Déjà vu – a feeling of having already experienced the present situation.

I bought bunnies this morning. The breed? Russell Stover solid milk chocolate. I had a stack about a foot tall, all ready for my Bingo friends tonight. When I walked in to the room, Louene had a fresh perm, white locks all curly and new. Avis was in a pleasant mood, not always the case. Ruth was her quiet self but ready to play. Barb was as confused and beautiful as usual. Jim decided he didn’t want to play tonight but stayed to watch and listen to the thrill and excitement of called numbers and the occasional “I’ve got it’s,” or “What are we playing again’s.” I had a new player, Dottie, who has watched several times but has never played until tonight. She is as sweet as honey, and her confusion is as thick. Helen and Shirley, newer additions to the group, were present and accounted for, ready to win some gold dollars. And I was missing Ken, on a trip to Texas with his children for the week. And Stan and Norma, absent because of company visiting them in their apartment. And finally…there is the chair that sits empty where Katherine is supposed to be. She was being prepped for the night by the nurse on duty, assisted by Katherine’s daughter.

After Bingo hour was over, Dottie was ready to go home. She stood out of her wheelchair and Shirley was certain she should not BE out of the wheelchair. I told Dottie I would be happy to take her to her room. “I don’t LIVE in this building, though…I just don’t understand.” We rolled out of the dining area, off to find her room, or at least a CNA or nurse on duty who could take over. After three trips up and down the hall, not knowing which room was hers, my student assistant and friend, Grace, found her room at the end of the other hallway, Dottie unsure all the way and adamant she did not LIVE in this building, until we opened her door and she recognized “home.”

Grace and I were walking down the hall to leave, when she asked about Katherine. “May we go and see her?” We walked to Katherine’s room and met Katherine’s daughter.

The oxygen machine was whirring, the room very warm from the heat that emanated from the noisy box, attached to a long, clear plastic tube that wound its way throughout the apartment. Katherine was resting in her bed, her daughter sharing that she was no longer able to respond but encouraged us to speak to her, that Hospice had informed the family that she could most likely still comprehend and hear us. Her hair had been fixed today, all brushed and pretty. She is at the stage of open mouth, drawn face. When I spoke, she moved her jaw as if she wanted to respond. Grace and I told her we loved her and held her hands. I shared with her that Sam is still battling with the squirrels, that Dad has STP’d the bird feeder pole and is enjoying watching the squirrel show every day, but we don’t have any more skunk stories to tell. And of course, we let her know we miss her at Bingo.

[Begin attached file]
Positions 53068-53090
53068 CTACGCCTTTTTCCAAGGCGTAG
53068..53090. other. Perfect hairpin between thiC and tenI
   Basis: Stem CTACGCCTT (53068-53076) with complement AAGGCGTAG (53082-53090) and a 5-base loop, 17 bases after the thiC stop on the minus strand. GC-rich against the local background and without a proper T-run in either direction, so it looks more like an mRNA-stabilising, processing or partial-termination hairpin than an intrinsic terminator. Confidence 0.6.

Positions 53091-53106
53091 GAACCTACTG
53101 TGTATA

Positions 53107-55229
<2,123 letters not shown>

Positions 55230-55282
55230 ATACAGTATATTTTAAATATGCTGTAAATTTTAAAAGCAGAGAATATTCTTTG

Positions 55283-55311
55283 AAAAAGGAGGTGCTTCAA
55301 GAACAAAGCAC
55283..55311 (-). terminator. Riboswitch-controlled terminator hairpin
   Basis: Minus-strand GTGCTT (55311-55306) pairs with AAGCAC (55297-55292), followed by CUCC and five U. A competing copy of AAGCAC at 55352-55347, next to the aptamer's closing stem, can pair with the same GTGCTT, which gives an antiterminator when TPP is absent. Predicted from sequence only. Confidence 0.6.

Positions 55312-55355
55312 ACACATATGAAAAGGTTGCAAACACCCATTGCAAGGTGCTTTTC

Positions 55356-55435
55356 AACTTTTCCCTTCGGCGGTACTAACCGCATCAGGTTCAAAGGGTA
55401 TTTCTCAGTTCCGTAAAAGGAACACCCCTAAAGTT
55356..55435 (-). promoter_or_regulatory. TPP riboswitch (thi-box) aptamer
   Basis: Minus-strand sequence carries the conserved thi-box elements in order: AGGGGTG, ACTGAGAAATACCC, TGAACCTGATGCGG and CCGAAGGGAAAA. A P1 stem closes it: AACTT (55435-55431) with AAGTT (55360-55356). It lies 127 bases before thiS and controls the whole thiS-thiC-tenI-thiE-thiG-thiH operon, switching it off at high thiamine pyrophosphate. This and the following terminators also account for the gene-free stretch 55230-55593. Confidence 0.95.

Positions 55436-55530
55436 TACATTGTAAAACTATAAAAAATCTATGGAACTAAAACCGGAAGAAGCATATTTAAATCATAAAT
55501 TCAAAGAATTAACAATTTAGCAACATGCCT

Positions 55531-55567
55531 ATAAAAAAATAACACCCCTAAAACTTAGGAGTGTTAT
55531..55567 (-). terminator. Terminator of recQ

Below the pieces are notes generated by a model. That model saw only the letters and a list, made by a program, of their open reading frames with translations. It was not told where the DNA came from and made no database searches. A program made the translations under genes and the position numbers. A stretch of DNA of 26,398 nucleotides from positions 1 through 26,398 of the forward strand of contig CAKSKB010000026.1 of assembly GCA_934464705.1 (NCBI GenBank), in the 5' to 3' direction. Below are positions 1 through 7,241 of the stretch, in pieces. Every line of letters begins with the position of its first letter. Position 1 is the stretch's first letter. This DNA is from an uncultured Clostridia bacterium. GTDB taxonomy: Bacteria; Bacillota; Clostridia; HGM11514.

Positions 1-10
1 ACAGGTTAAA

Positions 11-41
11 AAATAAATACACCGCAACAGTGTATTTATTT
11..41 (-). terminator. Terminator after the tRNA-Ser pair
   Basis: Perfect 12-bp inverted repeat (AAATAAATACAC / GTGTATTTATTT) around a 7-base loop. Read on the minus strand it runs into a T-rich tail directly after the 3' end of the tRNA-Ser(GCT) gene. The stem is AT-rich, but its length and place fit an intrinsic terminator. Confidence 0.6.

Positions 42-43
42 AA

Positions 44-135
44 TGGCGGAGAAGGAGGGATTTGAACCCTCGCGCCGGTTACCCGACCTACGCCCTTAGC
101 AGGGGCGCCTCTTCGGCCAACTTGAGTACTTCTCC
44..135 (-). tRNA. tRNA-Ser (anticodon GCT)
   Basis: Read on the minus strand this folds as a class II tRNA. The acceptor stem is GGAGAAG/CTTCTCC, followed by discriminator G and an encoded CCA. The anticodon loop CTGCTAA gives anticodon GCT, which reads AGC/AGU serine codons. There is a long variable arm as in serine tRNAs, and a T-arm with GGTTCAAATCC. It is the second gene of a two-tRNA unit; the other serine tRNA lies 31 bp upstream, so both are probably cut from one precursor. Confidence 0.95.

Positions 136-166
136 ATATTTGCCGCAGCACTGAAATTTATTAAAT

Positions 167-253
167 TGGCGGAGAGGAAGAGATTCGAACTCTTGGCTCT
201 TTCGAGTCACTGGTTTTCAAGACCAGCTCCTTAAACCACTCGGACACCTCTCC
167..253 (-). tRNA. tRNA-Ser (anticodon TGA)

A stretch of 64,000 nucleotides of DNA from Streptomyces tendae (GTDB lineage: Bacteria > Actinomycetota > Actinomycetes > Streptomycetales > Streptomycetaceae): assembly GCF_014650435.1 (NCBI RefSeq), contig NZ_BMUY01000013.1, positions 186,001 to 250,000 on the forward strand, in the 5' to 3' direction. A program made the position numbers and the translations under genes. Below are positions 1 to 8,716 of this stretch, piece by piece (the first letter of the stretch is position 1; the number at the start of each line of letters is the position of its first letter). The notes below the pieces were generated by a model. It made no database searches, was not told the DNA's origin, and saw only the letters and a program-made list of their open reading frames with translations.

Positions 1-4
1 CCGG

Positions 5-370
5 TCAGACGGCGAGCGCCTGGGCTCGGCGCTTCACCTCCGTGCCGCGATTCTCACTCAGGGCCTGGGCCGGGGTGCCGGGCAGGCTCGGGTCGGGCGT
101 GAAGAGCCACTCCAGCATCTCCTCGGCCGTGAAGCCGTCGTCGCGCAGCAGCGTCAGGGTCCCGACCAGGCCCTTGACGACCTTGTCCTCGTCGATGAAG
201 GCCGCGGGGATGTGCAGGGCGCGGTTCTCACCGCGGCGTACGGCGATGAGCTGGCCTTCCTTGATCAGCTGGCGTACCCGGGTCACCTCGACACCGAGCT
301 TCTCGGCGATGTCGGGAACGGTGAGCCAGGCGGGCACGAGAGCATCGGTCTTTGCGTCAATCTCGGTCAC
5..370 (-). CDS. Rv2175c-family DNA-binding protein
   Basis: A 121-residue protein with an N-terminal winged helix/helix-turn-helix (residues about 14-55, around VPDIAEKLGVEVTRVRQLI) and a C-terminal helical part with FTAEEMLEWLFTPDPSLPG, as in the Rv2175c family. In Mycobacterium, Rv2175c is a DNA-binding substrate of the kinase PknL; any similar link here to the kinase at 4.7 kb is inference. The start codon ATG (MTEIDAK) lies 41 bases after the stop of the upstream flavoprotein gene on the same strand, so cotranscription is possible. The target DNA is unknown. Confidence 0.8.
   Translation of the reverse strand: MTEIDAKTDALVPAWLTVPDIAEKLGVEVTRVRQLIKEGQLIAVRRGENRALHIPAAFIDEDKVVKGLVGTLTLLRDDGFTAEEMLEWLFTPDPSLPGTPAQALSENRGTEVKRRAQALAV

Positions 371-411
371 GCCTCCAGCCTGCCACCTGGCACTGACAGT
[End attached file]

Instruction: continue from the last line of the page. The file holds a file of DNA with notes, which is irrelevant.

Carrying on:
Tears could not be held back. Her beauty in her final hours brought back memories of a January day in an apartment on the 9th floor. Déjà vu.

On a normal Bingo night, Katherine would be the only player to open the box of bunny, unable to resist, enjoying the ears or the tail while she scolded me for talking too much because she was there to play.

Katherine’s chocolate bunny will go uneaten. And her chair will remain empty. But the angels are preparing, and her place at another table is just about ready. I hope she is seated next to Mom, or at least nearby. They would be fast friends, yes they would.

So, I am grateful for Katherine tonight. For the privilege of seeing her one more time, and for déjà vu …


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